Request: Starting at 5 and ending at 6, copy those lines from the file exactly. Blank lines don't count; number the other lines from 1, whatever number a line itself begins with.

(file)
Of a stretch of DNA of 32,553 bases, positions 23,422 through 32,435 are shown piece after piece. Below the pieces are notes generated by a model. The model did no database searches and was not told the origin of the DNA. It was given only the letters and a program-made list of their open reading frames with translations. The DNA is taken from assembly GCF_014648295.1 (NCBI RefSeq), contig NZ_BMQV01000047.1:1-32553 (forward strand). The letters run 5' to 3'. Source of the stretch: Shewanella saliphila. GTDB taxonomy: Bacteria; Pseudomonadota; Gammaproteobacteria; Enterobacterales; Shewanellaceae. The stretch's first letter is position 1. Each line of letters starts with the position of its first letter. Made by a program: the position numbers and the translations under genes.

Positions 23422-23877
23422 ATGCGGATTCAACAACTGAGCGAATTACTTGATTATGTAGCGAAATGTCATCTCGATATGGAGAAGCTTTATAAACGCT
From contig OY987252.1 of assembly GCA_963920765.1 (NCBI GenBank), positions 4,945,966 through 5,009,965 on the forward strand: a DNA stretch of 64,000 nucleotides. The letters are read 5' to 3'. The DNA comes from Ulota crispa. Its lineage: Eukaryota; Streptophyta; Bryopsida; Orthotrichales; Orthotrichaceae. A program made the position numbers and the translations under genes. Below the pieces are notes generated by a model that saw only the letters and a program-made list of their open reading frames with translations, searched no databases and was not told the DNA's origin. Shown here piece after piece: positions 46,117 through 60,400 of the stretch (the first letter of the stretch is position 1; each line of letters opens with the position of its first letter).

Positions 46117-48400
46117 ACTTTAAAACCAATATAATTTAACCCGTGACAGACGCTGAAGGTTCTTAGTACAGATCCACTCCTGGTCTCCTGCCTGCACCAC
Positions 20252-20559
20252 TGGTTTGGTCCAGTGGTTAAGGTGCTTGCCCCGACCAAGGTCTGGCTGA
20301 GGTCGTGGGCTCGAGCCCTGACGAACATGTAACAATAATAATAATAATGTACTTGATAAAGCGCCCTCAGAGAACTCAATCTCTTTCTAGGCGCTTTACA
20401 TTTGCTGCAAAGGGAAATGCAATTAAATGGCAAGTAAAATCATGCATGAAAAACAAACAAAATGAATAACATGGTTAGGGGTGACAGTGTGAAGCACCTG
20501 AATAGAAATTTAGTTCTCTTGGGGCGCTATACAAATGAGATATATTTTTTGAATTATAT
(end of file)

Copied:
Positions 46117-48400
46117 ACTTTAAAACCAATATAATTTAACCCGTGACAGACGCTGAAGGTTCTTAGTACAGATCCACTCCTGGTCTCCTGCCTGCACCAC